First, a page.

Reducing Birth Control Access Hurts Families and the Economy

Reducing Birth Control Access Hurts Families and the Economy

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Reducing Birth Control Access Hurts Families and the Economy

Upstream CEO Mark Edwards wrote an op-ed in Newsweek about the Administration’s recent birth control rule change—and how this rollback hurts women, families, and our economy as a whole:

All of us – our families, our communities, our economy – pay a price when there are barriers to contraceptive access.

Our country bears an expensive public cost when access to birth control is limited. Nearly half of all pregnancies in the United States are unplanned, resulting in 1.5 million unplanned births each year. Two-thirds of these births are paid for with public dollars to the tune of $21 billion a year, including public outlays for prenatal care, labor and delivery, postpartum care and years of infant care.

But the costs don’t end with just these expenses – babies born as a result of unplanned pregnancy are significantly more likely to arrive preterm or at a low birth weight. This can lead to developmental problems and other health complications that often create lifelong issues and lead to pricey medical bills.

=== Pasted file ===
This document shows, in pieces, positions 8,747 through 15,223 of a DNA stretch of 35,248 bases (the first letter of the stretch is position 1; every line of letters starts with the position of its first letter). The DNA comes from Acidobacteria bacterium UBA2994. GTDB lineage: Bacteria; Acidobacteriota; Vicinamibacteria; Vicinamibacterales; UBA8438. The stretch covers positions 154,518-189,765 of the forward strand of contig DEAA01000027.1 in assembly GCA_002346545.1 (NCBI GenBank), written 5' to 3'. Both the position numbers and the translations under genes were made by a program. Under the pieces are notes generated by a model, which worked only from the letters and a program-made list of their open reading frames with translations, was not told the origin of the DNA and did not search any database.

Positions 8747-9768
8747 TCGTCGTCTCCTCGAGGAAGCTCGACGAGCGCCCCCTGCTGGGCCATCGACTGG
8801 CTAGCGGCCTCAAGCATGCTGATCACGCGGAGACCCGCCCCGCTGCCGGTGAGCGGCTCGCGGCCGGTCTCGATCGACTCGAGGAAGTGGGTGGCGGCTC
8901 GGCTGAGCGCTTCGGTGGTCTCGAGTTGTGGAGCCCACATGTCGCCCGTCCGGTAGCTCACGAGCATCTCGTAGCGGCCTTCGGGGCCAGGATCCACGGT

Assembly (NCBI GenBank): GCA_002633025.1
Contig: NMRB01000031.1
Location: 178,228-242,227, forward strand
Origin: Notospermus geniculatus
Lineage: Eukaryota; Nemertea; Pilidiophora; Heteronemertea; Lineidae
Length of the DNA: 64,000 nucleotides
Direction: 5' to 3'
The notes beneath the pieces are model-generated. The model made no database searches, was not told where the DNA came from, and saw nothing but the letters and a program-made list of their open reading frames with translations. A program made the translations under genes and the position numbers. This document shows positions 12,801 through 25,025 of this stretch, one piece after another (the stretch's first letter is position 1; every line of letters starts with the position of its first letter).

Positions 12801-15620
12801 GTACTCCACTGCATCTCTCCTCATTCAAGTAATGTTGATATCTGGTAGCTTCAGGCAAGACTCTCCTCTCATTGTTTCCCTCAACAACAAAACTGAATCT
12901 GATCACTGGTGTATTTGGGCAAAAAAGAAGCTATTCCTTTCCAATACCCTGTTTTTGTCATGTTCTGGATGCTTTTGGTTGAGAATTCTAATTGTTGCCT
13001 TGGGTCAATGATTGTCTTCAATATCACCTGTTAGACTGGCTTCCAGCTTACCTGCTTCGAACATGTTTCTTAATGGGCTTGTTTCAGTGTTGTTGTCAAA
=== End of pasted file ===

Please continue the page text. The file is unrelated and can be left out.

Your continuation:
There’s a strong ripple effect to unplanned pregnancies. Unplanned pregnancy is a leading reason why young women put their education on hold or leave the workforce, lowering earning potential and increasing the likelihood of poverty for them and their children.

What’s most important in all of this is that it isn’t what women want for themselves.